BOLTON Wanderers have racked-up a seven-figure debt to the council for unpaid business rates, The Bolton News understands.

More than £1 million is now owed to the local authority by the football club, owned by Monaco-based businessman Ken Anderson.

The council has refused to comment or confirm the size of the bill believed to be owed by Wanderers.

Mr Anderson claims to be in “detailed discussion” over the sale of the club, although concern over its immediate financial stability if a deal is not struck is now mounting among supporters.

Separately, a winding-up petition has been issued by HMRC for a bill of £1million, which is likely to reach court next month.

The situation is complicated further by a short-term loan of £5m which was supplied by late owner Eddie Davies last September to Mr Anderson’s company, Inner Circle Investments Ltd.

Mr Davies’s company, Moonshift Investments, has security on the loan via Mr Anderson’s shares and club assets.

However, there is a further complication. Mr Anderson loaned the £5m to Wanderers and also secured the money against club assets, making himself a preferred creditor alongside Moonshift. Should the club go into administration, he could also theoretically claim money back before others in the queue, including the council.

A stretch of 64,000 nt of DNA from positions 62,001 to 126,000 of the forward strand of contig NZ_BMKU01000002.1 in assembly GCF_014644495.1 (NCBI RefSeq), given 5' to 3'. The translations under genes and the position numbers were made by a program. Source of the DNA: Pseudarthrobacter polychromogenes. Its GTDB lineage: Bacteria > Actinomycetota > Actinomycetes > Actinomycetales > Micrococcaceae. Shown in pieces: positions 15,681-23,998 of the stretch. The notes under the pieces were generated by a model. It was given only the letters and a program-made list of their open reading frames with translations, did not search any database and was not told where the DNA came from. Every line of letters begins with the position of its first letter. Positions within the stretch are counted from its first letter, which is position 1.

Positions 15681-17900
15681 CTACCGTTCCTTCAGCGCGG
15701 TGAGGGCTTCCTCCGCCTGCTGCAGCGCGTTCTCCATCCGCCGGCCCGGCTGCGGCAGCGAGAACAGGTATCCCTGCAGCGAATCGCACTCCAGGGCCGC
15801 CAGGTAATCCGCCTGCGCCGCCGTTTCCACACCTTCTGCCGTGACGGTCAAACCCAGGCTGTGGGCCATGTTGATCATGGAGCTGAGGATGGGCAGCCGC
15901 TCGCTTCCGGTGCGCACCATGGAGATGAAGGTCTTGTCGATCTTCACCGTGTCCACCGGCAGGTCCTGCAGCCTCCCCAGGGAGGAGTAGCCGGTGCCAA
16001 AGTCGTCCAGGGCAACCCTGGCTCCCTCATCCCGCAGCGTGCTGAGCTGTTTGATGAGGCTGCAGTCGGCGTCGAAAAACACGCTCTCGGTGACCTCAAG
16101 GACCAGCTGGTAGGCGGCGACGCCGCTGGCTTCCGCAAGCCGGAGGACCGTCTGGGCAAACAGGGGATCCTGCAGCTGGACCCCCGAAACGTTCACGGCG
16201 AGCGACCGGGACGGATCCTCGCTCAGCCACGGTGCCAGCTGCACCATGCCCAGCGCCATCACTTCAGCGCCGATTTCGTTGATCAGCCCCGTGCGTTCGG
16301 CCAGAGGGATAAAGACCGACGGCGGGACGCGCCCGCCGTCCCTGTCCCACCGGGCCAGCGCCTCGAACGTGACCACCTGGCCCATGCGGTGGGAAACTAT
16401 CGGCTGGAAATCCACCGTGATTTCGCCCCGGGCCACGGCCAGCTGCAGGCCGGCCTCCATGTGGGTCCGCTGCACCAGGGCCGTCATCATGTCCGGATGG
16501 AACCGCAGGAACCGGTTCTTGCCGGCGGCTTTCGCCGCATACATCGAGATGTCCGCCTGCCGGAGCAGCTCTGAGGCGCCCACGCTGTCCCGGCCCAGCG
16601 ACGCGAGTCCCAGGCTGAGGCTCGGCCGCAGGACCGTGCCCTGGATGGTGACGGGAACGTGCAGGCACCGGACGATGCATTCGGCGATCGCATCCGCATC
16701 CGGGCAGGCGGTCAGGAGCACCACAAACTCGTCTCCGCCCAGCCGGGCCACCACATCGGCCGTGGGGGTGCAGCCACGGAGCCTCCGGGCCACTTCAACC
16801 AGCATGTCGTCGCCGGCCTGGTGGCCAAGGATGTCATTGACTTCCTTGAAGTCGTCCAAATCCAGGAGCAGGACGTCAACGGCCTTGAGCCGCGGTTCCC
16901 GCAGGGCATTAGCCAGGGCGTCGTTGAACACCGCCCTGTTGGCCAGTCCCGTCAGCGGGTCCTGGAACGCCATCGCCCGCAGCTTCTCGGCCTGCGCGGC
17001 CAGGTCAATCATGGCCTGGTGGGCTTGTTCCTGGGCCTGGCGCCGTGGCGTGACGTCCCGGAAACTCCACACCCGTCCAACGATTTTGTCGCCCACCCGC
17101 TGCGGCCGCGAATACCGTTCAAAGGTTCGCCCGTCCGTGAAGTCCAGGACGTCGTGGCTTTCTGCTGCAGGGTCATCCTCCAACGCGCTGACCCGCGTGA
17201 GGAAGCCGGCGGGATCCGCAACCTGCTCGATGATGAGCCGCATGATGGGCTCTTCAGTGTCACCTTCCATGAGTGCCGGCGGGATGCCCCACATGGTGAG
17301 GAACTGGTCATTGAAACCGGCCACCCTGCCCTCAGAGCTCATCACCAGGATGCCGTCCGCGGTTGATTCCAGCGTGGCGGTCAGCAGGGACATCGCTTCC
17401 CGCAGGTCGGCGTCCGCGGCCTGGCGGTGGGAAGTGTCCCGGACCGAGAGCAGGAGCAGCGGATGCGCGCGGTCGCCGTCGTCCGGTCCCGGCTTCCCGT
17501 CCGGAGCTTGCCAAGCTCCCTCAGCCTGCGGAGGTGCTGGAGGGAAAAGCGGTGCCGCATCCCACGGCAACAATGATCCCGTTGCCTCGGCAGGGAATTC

If Wanderers were proved to owe debts and then were unable to settle them, then the council could end up being paid back only a fraction of the total owed in rates for both the stadium and the adjoining Whites Hotel.

Business rates bills are sent out by the council at the end of February and are calculated according to a ‘rateable value’ which is based on a domestic or commercial building’s size and location.

Ken Anderson and his board advisor Paul Aldridge met with council chiefs in January 2017 in an attempt to reduce the rates, which he claims were established when the team was still playing in the Premier League.

He said at the time: “Paul Aldridge and I had a meeting last week with Cllr (Cliff) Morris and Margaret Asquith at Bolton Council to see if anything can be done to help us with the very high level of rates that the club and hotel are paying whereas other nearby clubs and hotels/businesses are paying a fraction of this.

"Unfortunately, this is because of an ambiguity of the rates system and we are still being rated as a Premier League club.

“The council are being very supportive and hopefully a solution will be achieved, which would go a long way to helping us achieve a financially sustainable base.”